- I think his statement that highly revealing clothing on women and girls is wrong because it perpetuates problematic stereotypes may be the first time i’ve heard that done in a way that doesn’t, in the end, place blame for any lustful thoughts that result from such clothing on the person wearing the clothes. Now if we can remember that men and boys can wear revealing clothing, too…
Wilford W. Andersen (of the first quorum of seventy)
- Interesting that the name caption on the video feed doesn’t tell you which quorum of seventy speakers are in. (How do i know which one this one’s in? Thanks, Wikipedia!)
- He gives a discussion of the issues faced by church members in Haiti after the recent earthquake, and the example of their firmness of faith and optimism in the face of tragedy and struggle. You know, it occurs to me that once the immediate needs (sanitation, food, shelter, probably in that order) of the people there are dealt with, one of the best long-term things that could happen to Haiti would be to help the people there work on reforestation of that side of the island. Attention will fade before anything gets to that point, though, i fear.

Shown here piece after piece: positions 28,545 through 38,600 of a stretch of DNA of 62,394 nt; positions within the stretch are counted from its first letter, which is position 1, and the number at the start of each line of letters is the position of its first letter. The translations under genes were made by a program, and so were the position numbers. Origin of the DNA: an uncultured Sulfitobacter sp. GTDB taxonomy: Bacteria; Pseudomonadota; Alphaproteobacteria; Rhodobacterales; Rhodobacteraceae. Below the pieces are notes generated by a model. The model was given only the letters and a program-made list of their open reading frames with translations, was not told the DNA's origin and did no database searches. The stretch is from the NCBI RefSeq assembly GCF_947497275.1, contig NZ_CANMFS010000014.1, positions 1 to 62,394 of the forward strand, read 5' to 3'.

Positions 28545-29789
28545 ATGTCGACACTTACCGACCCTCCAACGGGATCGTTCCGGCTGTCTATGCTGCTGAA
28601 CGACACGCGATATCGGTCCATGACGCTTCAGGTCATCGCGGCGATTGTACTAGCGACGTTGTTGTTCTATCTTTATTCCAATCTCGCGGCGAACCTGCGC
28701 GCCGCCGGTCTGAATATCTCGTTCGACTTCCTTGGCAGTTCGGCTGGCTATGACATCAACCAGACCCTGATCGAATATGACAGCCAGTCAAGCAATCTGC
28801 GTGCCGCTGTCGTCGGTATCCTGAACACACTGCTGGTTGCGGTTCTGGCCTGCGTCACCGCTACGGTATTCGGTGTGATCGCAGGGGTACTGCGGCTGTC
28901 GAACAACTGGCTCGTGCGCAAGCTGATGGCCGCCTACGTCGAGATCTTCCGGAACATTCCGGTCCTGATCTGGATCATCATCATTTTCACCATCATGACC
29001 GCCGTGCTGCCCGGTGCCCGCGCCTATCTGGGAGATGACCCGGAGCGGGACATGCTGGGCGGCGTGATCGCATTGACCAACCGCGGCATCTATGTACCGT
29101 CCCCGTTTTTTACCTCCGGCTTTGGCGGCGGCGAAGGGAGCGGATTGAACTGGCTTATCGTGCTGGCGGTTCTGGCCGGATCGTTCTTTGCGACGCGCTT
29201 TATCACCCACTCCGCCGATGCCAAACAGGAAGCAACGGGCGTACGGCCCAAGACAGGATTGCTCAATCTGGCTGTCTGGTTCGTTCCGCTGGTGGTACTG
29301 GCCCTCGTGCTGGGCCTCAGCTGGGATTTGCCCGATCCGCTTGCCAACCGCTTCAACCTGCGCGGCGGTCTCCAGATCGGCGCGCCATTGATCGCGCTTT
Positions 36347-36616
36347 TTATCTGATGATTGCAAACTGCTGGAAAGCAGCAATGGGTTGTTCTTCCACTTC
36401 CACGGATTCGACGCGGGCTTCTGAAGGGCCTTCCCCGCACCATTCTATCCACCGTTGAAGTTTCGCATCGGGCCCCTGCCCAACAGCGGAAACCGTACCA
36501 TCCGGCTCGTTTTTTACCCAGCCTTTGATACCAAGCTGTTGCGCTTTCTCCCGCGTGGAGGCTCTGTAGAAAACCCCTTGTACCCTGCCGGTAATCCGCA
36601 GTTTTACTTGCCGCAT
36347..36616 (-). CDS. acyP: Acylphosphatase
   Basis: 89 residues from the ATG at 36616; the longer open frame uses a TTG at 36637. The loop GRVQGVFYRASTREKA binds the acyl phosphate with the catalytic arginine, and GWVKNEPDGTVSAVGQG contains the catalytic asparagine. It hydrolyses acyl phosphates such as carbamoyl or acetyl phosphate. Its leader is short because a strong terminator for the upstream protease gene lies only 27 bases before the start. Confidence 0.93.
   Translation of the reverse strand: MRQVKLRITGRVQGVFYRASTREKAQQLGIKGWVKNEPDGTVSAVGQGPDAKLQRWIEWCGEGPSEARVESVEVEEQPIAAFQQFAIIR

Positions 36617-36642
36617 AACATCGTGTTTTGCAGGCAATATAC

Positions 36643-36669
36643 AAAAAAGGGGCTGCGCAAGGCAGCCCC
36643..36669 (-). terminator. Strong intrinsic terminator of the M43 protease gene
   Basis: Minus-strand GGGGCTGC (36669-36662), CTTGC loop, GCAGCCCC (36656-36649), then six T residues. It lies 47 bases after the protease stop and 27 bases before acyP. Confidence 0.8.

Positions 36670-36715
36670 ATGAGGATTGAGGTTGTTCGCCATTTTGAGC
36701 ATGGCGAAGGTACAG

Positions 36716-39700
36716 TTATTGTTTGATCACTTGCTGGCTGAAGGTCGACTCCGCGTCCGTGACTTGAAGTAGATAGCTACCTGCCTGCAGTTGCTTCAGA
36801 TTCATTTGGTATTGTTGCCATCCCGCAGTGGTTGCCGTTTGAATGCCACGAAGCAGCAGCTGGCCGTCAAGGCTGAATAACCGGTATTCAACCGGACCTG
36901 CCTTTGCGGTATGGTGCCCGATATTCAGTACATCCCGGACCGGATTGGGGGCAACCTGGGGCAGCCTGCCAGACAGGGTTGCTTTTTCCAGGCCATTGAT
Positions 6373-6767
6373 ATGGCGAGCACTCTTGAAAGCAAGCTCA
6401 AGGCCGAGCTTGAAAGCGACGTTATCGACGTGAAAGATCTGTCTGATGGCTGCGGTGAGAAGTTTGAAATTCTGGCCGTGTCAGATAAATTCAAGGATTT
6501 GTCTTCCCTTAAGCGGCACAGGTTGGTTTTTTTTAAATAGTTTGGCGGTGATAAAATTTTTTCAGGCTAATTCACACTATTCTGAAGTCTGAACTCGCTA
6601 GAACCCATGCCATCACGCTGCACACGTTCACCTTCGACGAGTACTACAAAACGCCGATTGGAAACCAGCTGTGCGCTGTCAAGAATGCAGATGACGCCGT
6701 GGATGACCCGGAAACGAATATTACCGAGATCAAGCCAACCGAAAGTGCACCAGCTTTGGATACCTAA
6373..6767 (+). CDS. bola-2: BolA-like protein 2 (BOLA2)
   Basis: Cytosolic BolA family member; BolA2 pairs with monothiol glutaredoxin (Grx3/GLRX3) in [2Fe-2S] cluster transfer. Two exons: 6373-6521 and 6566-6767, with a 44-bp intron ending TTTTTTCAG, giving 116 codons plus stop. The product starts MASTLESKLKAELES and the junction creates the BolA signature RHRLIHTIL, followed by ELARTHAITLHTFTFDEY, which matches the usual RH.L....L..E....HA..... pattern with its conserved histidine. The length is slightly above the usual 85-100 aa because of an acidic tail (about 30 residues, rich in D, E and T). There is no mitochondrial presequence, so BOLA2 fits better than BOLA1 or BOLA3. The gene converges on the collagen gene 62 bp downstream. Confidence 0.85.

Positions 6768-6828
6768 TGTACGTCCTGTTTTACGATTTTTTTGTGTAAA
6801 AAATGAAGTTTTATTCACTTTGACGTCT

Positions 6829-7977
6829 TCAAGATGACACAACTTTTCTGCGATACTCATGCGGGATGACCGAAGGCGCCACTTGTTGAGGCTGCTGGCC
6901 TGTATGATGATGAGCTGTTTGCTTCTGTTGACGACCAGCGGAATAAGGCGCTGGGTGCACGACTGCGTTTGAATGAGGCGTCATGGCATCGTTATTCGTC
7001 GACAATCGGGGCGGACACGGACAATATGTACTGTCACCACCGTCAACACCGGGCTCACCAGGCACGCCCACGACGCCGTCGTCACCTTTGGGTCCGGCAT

- He draws a distinction between depression and sadness. This is a Good Thing, i’d say, and not always considered.
Keith B. McMullin (second counselor in the presiding bishopric)
- Similar theme (forgiveness, even under the shadow of tragedy) in the opening to a general conference address of James E. Faust’s from a few years ago.
- There’s been an interesting shift in the content of general conference addresses by various speakers over the last 40 years or so. Back in the 60s and earlier, it was pretty reliable that the first presidency and quorum of the twelve gave addresses on spiritual life and the priesthood, the seventies gave addresses on missionary work, and presiding bishopric spoke on church physical facilities and the youth (especially the young men), and the presiding patriarch spoke on patriarchal blessings and the priesthood more generally. (And stake presidents gave prayers.) Listening to this address, given by a member of the presiding bishopric on the spiritual life (particularly forgiveness and prayer), i am reminded that these differences in themes by office don’t really reliably exist any more.
- It’s nothing groundbreakingly new, but the address includes a very nicely succinct solution to the inherent paradox of prayer (that is, coming up with a reason to pray when you know that God already knows what you’re going to be praying about).
Julie B. Beck (relief society general president)